Interpreters: Salary, career path, job outlook, education and more
Interpreters convert information from one spoken language into another—or, in the case of sign language interpreters, between spoken language and sign language. The goal of an interpreter is to have people hear the interpretation as if it were the original language. Interpreters usually must be fluent speakers or signers of both languages, because they communicate back and forth among people who do not share a common language.
There are three common modes of interpreting: simultaneous, consecutive, and sight translation:
- Simultaneous interpreters convey a spoken or signed message into another language at the same time someone is speaking or signing. Simultaneous interpreters must be familiar with the subject matter and maintain a high level of concentration to convey the message accurately and completely. Due to the mental fatigue involved, simultaneous interpreters may work in pairs or small teams if they are interpreting for long periods of time, such as in a court or conference setting.
- Consecutive interpreters convey the speaker’s or signer’s message in another language after they have stopped to allow for the interpretation. Note taking is generally an essential part of consecutive interpreting.
- Sight translation interpreters provide translation of a written document directly into a spoken language, for immediate understanding, but not for the purposes of producing a written translated document.
- Education Required
- A bachelor’s degree is typically needed to become an interpreter or translator along with proficiency in at least two languages, one of which is usually English.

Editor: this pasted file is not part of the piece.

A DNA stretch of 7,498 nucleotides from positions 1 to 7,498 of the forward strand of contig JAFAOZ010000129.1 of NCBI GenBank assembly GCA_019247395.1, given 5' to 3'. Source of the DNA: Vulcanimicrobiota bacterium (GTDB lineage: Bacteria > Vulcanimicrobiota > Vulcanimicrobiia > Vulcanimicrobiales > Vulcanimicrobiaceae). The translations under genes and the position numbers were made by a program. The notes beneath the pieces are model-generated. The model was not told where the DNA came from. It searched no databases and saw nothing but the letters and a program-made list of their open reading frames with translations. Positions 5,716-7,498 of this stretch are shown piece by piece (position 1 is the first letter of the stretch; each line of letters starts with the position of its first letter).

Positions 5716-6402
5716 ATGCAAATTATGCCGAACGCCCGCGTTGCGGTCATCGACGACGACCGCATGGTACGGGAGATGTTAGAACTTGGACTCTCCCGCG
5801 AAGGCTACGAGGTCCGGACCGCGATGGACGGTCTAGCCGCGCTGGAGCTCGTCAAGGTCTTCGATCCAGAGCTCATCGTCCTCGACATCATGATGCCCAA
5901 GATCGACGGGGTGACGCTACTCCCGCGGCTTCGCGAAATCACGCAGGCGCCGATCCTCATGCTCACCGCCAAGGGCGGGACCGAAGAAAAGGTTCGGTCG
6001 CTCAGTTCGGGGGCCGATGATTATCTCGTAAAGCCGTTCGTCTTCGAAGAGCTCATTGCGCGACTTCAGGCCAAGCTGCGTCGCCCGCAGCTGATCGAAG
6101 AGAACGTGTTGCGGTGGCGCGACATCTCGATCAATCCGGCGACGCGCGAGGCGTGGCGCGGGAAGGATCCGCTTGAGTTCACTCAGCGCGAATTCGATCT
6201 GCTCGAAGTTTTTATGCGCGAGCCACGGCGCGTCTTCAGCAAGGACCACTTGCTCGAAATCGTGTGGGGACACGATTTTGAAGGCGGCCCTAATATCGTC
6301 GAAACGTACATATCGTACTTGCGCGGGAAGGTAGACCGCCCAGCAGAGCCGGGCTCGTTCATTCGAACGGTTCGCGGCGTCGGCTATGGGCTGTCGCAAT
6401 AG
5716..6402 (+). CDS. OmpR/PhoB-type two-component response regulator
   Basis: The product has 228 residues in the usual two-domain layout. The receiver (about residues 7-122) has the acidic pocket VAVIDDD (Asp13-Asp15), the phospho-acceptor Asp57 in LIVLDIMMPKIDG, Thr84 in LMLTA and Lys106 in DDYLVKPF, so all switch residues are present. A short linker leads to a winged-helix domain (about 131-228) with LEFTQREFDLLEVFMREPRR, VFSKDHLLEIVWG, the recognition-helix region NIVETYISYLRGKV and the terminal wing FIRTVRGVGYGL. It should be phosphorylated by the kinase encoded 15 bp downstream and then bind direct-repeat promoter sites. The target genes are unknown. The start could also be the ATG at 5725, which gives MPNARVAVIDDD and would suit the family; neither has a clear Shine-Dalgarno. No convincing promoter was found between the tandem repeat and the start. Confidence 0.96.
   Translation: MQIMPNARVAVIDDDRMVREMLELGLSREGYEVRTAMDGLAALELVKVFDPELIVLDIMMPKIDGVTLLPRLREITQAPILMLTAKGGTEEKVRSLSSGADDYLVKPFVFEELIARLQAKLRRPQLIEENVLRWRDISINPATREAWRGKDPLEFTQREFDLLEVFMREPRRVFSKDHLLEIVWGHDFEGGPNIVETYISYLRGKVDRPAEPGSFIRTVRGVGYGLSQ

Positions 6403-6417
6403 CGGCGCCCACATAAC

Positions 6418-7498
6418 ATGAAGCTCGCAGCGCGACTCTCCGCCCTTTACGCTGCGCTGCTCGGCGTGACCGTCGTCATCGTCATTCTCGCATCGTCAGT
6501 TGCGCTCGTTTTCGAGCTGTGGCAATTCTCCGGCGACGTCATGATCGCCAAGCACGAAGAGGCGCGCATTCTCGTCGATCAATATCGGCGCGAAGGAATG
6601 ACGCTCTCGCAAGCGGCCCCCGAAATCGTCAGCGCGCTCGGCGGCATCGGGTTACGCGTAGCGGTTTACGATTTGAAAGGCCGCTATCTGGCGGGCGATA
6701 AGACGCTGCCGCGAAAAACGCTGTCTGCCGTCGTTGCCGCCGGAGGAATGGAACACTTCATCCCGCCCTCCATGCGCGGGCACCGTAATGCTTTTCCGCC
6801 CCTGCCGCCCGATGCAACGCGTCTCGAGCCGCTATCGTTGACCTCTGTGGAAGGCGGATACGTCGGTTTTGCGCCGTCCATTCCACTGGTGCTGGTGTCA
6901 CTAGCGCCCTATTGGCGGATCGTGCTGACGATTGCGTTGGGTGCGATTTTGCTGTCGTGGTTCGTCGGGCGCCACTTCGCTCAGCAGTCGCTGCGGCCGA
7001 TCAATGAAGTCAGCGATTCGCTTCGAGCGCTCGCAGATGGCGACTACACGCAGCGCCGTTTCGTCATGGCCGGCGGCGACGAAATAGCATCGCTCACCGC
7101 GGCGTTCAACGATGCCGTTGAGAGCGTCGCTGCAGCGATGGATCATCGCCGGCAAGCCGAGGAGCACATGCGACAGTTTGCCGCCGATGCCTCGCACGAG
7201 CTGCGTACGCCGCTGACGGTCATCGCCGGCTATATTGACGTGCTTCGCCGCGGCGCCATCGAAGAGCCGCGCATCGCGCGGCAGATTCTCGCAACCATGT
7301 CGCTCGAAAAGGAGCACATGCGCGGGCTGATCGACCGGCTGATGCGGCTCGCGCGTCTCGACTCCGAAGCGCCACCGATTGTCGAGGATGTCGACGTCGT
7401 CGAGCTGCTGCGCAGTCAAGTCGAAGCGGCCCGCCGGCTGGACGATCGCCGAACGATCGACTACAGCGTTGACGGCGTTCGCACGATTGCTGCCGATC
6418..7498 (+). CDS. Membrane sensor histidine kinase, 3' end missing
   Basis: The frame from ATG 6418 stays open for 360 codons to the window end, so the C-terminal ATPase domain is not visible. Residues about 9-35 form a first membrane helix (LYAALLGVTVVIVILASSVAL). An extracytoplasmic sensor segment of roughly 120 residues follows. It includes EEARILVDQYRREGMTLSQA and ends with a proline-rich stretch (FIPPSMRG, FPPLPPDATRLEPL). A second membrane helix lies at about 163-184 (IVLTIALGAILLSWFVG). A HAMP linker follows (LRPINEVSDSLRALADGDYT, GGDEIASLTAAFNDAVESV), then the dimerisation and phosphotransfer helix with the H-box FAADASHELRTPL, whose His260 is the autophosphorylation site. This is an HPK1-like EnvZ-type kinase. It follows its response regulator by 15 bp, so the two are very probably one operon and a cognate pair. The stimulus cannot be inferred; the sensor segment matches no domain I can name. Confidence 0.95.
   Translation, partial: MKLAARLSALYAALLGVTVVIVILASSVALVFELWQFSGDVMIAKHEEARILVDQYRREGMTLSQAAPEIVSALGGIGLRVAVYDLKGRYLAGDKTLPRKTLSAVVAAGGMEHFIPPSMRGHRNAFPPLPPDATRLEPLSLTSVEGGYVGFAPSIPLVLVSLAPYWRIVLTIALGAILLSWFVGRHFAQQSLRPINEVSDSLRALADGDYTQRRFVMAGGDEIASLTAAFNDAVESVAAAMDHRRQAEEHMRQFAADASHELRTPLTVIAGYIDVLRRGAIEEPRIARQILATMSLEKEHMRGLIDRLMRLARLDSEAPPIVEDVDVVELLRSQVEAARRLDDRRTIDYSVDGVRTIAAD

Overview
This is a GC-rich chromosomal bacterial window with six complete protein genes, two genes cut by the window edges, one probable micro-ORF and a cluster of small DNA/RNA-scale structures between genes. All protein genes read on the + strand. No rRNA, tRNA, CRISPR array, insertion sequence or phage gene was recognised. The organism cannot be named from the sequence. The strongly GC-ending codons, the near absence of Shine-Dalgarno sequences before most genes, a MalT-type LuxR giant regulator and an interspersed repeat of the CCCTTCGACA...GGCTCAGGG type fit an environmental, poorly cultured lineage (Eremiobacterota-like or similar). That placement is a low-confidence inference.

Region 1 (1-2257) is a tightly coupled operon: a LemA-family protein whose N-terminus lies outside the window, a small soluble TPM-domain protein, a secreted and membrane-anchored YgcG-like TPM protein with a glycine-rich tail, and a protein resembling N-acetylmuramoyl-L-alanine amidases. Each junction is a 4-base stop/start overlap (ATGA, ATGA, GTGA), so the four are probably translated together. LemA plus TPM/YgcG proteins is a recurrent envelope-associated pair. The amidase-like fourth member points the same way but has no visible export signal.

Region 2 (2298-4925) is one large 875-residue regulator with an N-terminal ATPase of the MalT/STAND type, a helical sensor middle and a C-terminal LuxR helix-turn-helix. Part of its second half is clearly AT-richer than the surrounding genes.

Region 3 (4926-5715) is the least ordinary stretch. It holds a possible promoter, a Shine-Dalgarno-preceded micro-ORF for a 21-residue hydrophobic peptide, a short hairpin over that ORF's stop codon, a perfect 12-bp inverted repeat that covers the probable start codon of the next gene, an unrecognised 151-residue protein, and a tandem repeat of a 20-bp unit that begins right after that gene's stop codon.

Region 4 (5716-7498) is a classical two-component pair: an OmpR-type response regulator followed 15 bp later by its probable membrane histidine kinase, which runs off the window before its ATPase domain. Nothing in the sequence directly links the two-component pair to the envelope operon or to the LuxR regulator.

- Training Required
- Interpreters and translators generally do not need any formal training, as they are expected to be able to interpret and translate before they are hired. However, those working in the community as court or medical interpreters or translators are more likely to complete job-specific training programs or certificates.
- Job Outlook
The projected percent change in employment from 2016 to 2026: 17% (Much faster than average)
(The average growth rate for all occupations is 7 percent.)
- After interpreters and translators have enough experience, they can move up to more difficult assignments, seek certification, and obtain editorial responsibility. They can also manage or start their own business.
- There is currently no universal certification required of interpreters and translators beyond passing the required court interpreting exams offered by most states. However, workers can take a variety of tests that show proficiency. For example, the American Translators Association provides certification in 29 language combinations.
- Median pay: How much do Interpreters and Translators make?
- $46,120 Annual Salary
- $22.17 per hour
Careers for Interpreters and Translators
- Community interpreters
- Conference interpreters
- Coordinating interpreters
- Educational interpreters
- Escort interpreters
- Federal court interpreters
- Foreign language interpreters and translators
- Health or medical interpreters and translators
- Healthcare interpreters and translators
- Judiciary interpreters and translators
- Legal or judicial interpreters and translators
- Liaison interpreters
- Liaison or escort interpreters
- Literary interpreters
- Literary translators
- Localization translators
- Medical interpreters and translators
- Mental health interpreters
- Sign language interpreters
- Simultaneous interpreters
- State court interpreters
- Trilingual interpreters